But again, if you are investing in real estate and/or mobile homes, few of your deals will come directly through banks who go through all of this. REI will involve owner financing (they don’t know how to read a credit report much less pull one), hard money lenders, lease options etc.

Just because a banker was suprised by your score, don’t let that fool you into believing that real estate investing will be easy. Even a perfect score has little effect on lending decisions if the deal is not something the lender prefers, or the deal is too thin, or you have already leaveraged other deals and banks have capped you out. Overcoming that cap will be a matter of investing and not a matter of credit score.

A credit score is a function of the kind of debt you have and how promptly you pay. It has nothing to do with how well you find or capitalize on deals. Quite often true “deals” require a quick, cash sale to make it a deal. A lender will be of little use in aquiring this property. They may be of assistance in the refi but unless you find the ability to buy the property first, the credit score and the lender are of no use.

Best Wishes,


A stated income mortgage is… - Posted by Greg Meade

Posted by Greg Meade on September 23, 2003 at 17:34:13:

also called a lo- doc or no-doc mortgage. These are very helpful for self-employed and rental intense households… a not very well known fact is that a MHP is no good for income verification until it is owned for 2 years or so. when we moved to FL and sold our Park in TX (had to wait 6 months for all the cash), could not build a home, as the old park was sold and not paying me monthly and new park was still too new . Went to Amsouth Bank, they ran credit, took a copy of my SS card and Drivers license and had me a conforming 5% construction and 10 year converted 5% mortgage in 16 minutes. broke ground on new home the next friday and both my wife and i were drawing unemployment from TX!! Bank knew and laughed…said that was the beauty of stated income. The name comes from a slip of paper you sign saying i make 6700 per month net(or whatever) income! The bank said the loan fit fannie mae guidelines and when i paid off loan 7 months later, there were no penalties. Saved me over 6 months in getting home built.

Re: Less than some, better than some - Posted by Rikki

Posted by Rikki on September 21, 2003 at 17:41:33:

Thanks for the input Tony. I tried not to be long winded in my previous post but I guess my question(s) were not all that clear.Why do I want to know about my credit score? Because at the present time I do not have a cash reserve to pay cash for deals. Aside from owner financing, the only route I could pursue would be borrowing from a bank. In order for the bank to loan me the money, it would look at the things you mentioned AND my credit score. Should I try to improve this score? If so how? Is it right in line where I need to be? My credit score will be an important factor for me in the beginning. This is why I wanted to know about credit scores. Greg (and the rest of you that replied) pretty much answered my questions for the most part. Banks will play a role for me in the initial start-up due to my having no cash reserve. I am not looking for quick Lonnie deals at the present, but rather buying land and mobiles for renting and/or sale the mobile by itself and rent the lot. Is this not an investment on my part if the goal is to get out more than I put in? I would assume that a good deal of the investors on this board found themselves in my situation when they initally started- limited funds and having to borrow until they built up a reserve. So who better to ask than the mobile investors who started in my situation? It relates to investing to me, a beginner trying to start.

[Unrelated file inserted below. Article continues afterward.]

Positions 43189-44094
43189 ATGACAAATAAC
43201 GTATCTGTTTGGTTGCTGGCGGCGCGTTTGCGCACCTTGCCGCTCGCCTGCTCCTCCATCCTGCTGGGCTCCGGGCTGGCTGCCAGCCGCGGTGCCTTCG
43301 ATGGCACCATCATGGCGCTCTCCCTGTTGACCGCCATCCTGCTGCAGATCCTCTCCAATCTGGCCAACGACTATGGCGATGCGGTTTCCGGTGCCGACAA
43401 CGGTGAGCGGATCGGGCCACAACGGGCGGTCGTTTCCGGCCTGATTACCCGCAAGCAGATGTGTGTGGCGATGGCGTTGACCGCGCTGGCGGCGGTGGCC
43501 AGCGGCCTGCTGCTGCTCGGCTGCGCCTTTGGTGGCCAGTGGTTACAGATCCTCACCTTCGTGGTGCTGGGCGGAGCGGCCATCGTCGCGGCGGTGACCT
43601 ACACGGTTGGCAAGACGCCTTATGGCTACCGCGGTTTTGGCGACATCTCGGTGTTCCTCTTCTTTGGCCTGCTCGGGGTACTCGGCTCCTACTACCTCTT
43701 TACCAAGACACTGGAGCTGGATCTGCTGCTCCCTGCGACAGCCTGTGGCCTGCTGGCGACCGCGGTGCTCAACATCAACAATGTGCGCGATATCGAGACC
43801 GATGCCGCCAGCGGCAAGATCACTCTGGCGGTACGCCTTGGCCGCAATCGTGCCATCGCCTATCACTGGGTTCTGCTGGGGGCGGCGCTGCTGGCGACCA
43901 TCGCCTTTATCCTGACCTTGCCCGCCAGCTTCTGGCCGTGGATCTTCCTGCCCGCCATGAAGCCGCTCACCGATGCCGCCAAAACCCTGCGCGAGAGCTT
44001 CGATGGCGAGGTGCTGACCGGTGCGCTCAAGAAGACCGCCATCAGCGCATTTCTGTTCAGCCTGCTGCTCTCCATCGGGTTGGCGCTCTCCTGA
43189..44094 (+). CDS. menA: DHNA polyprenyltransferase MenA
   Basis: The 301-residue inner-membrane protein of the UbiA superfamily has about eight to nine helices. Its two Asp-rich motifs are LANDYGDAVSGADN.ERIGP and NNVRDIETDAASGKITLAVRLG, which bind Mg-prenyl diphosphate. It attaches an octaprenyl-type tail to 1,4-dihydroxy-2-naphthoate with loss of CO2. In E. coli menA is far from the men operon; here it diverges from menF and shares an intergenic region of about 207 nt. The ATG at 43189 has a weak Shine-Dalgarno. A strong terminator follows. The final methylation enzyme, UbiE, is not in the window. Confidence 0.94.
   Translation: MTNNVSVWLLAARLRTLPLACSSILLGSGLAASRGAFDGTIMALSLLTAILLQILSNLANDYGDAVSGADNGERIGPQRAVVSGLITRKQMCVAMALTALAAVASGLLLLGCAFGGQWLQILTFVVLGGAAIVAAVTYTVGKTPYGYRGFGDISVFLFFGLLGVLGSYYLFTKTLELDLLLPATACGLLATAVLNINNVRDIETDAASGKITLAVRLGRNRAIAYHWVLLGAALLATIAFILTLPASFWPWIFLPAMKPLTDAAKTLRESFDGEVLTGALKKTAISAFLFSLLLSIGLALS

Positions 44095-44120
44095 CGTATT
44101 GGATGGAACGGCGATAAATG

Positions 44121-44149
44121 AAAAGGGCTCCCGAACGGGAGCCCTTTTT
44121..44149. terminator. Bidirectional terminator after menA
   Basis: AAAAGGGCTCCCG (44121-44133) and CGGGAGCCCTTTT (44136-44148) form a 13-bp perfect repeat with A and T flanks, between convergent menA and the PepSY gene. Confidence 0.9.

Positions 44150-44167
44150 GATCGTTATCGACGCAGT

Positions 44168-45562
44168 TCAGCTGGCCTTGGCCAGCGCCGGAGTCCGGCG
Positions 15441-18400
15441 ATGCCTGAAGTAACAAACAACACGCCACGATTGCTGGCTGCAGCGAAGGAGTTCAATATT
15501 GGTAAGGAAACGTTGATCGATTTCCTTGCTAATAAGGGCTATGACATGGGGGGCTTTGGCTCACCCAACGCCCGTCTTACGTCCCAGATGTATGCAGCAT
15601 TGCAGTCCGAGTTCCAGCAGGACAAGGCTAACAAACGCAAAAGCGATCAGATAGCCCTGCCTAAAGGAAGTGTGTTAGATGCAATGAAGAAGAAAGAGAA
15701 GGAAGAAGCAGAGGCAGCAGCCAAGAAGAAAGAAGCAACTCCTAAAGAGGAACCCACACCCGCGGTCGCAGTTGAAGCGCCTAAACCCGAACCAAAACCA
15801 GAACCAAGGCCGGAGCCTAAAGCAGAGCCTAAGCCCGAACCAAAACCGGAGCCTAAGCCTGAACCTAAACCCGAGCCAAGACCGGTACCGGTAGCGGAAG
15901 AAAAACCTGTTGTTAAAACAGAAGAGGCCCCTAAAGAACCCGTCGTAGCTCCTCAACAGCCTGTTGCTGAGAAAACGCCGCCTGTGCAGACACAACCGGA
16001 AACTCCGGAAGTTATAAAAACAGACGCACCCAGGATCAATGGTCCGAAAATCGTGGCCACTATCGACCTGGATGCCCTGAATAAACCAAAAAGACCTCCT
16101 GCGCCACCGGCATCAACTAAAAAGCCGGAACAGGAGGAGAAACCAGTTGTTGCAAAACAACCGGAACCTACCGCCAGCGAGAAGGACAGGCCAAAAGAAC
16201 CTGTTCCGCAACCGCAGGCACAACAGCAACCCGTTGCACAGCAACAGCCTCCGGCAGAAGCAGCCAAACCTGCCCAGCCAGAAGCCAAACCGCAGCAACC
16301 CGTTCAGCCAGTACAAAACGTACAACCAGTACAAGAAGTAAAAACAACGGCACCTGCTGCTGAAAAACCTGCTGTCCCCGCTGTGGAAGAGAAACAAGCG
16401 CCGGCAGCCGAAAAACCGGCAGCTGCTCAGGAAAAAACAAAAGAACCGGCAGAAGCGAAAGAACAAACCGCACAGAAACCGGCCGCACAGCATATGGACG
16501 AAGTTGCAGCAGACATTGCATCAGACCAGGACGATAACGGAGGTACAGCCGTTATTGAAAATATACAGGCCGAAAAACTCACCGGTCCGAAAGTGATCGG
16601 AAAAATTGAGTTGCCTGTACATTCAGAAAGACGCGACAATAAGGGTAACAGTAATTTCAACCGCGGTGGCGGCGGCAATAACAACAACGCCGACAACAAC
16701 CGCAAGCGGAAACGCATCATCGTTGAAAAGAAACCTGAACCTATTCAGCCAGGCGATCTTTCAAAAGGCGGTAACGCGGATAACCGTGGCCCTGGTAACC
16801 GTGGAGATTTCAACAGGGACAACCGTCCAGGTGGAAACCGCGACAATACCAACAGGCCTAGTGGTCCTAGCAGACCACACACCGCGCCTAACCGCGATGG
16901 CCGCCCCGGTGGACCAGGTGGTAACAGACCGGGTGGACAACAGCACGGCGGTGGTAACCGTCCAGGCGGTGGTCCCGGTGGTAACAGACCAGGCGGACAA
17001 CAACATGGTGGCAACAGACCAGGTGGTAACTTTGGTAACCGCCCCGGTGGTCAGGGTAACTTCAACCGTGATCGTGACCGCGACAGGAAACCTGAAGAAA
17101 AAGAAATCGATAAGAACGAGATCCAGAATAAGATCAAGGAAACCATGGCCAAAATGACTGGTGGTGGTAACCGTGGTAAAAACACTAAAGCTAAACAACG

Go around acting dumb - Posted by Philip

Posted by Philip on September 22, 2003 at 08:14:24:

Since I am new…It works for me! I have told many folks that the first park manager I talked to told me NO!, about buying in his park. Then he took me inside and talked for 2 hours about how to do “this business”.

“Smart is dumb and Dumb is smart” in negotiating. It applies in the learning process, too. I have had lots of help from older, more experienced park owners, investors, etc. They could tell I was dumb! Not just acting! I was no threat! The Forrest Gump of mh’s!

I know this will be tough for a girl, but it works for men all over the world in every subject! How do you think my Dad managed to get every repair on everything done by someone else? Me, my brother, my Mom…but Dad was always too…“dumb”!